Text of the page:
The Rays don’t often make headlines for the amount of money they spend, and when they do, it’s usually on extensions for their own players.
Which made it even more stunning last week when they jumped early to strike a three-year deal with starter Zach Eflin for $40 million, the most they have ever given a free agent.
The total, it seems, is the cost of doing business in the starting pitching market right now. But it was still surprising the Rays got involved, especially given a more obvious need to add offense.
So why did the Rays hand that much to Eflin, who will be 29 in April, has a career losing record and 4.49 ERA over parts of seven seasons with the Phillies, and missed time the last two seasons (and three of six) due to knee injuries?
And be so aggressive in doing so, including a pre-Thanksgiving pilgrimage of team officials to his Orlando-area home?
“We think the best is in front of him,” Rays general manager Peter Bendix told MLB Network at the winter meetings in San Diego.
“When Zach has been able to pitch and be healthy, he’s been fantastic. We’ve seen that he can have excellent command, really good stuff. He’s the type of competitor that you want out there on the mound.
“We think he’s going to be able to pitch a little bit more often than he has; he’s learned how to manage his knees. And he’s somebody that is in the prime of his career.”
Signing Eflin clearly adds to a strength. He will slot into an already dynamic rotation that, barring trade or injury, features Tyler Glasnow, Shane McClanahan, Jeffrey Springs and Drew Rasmussen.
While their run production does need a boost, the Rays typically put a greater emphasis on run prevention, often noting the goal is to end the game being ahead by at least one.
And they have reasons, Bendix said, to think Eflin will “fit really well” in that effort, with more to say when the deal becomes official early next week after a physical.
• Eflin throws a lot of strikes, and though he doesn’t pile up strikeouts (or throw overly hard), he rarely gives out free passes, ranking among the league’s best over 2021-22 with a 4.1 percent walk rate.
“The best thing about him is he’s a great strike thrower,” said Ruben Amaro Jr., the former Phillies general manager turned TV broadcaster. “Man, he throws strikes. He’s not afraid to throw the ball over the plate.”
• He gets a lot of ground balls and doesn’t often get hit hard, ranking in the top 5% last season in average exit velocity (85.3 mph) and hard-hit percentage (31.1).
• He hasn’t been helped by his defense or pitching during half of his games in hitter-friendly Citizens Bank Park — both of which will be better with the Rays — or had much luck, given some advanced metrics that suggest his numbers should be better.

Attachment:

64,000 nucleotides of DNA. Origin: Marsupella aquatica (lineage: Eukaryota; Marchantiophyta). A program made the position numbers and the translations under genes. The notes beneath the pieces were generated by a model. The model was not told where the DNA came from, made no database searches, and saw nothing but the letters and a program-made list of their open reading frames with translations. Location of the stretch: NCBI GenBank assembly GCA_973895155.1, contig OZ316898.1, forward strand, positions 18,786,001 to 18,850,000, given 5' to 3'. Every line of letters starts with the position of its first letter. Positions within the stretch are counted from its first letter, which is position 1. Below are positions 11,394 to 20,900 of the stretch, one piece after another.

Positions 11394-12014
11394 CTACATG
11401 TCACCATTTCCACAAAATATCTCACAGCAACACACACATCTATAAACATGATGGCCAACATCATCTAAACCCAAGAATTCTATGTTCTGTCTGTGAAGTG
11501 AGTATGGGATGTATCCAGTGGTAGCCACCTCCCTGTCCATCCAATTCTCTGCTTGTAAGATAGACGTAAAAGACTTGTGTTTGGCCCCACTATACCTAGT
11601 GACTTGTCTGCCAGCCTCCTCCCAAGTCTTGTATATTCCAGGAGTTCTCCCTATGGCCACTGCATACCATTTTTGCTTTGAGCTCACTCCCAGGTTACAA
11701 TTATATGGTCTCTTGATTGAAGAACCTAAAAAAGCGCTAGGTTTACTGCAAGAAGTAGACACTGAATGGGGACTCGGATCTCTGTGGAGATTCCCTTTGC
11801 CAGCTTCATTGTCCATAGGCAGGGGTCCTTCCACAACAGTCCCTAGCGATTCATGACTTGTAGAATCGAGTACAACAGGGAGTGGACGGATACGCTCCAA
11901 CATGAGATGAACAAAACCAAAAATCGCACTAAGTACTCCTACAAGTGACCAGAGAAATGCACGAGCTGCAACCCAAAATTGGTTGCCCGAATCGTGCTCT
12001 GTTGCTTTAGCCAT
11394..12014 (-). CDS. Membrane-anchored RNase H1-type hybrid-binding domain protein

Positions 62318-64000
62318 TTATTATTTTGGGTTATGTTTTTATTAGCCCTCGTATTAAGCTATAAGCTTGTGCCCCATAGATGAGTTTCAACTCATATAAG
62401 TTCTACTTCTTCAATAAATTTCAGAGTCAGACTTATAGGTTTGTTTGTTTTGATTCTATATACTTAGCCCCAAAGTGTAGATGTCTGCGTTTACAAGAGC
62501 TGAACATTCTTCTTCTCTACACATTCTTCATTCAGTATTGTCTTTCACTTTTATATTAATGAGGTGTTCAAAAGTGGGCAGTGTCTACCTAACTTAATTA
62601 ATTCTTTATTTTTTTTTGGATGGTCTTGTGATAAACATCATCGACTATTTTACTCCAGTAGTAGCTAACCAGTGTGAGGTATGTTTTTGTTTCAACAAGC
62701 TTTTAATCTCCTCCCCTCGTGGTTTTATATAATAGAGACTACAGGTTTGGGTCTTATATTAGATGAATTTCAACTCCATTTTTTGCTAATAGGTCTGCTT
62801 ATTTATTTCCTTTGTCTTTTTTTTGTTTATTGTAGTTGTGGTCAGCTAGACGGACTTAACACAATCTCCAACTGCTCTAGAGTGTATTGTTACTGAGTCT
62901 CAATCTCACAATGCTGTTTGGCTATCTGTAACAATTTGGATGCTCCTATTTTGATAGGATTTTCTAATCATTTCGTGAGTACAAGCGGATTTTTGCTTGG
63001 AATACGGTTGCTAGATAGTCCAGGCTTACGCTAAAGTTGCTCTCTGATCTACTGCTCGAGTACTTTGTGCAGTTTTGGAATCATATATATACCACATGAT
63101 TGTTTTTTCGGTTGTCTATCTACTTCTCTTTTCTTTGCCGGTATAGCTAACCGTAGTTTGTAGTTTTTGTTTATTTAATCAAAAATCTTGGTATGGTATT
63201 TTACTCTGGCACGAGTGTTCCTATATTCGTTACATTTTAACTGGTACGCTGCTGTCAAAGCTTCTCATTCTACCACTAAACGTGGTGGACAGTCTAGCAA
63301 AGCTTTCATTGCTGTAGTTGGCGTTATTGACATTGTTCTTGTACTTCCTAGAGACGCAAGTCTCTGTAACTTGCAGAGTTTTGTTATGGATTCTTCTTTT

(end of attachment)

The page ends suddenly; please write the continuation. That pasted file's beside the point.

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Over the last two seasons, Eflin’s expected ERA — based on the amount, type and quality of contact and not the result — has been notably lower than his actual one: 3.87 to 4.17 in 2021, 3.27 to 4.04 in 2022. Similarly, his Fielding Independent Pitching — which also provides an ERA-type number — has been lower than his actual ERA, 3.68 in 2021, 3.56 in 2022.
• He has a good sense of how best to use his stuff, focusing on a sinker and curveball combo from a broad repertoire that also includes a four-seam fastball, cutter, changeup, slider.
“He has finally gotten to the point where he’s refined what his best pitches are, what makes him most successful,” Amaro said.
That took a while as Eflin was a Class A pitcher when Amaro got him from the Dodgers (who the day before got him from the Padres) in December 2014, and he worked his way into the Phillies’ rotation. Amaro, who was dismissed as GM in September 2015, also said Eflin was a victim of bad advice as the Phillies went through four pitching coaches in four years before hiring Caleb Cotham prior to the 2021 season.
“They had a couple of different pitching coaches trying to influence him, and I think he finally got away from some of the things some of those pitching coaches wanted to do,” Amaro said. “They got away from some of his strengths. … I think, ultimately, he figured out that the sinker/curveball combination was what was gonna end up being his bread and butter.”
• He is considered a tremendous teammate.
“He’s as hard-working and dedicated a professional as there is,” Amaro said. “The makeup on him is just tremendous. I love the guy. He loves to pitch. He wants to win. It was pretty obvious (when he shifted to the bullpen after returning from the injured list this past season) that he would do anything that a coach or organization asked of him. He just wants to be part of a winning culture.”
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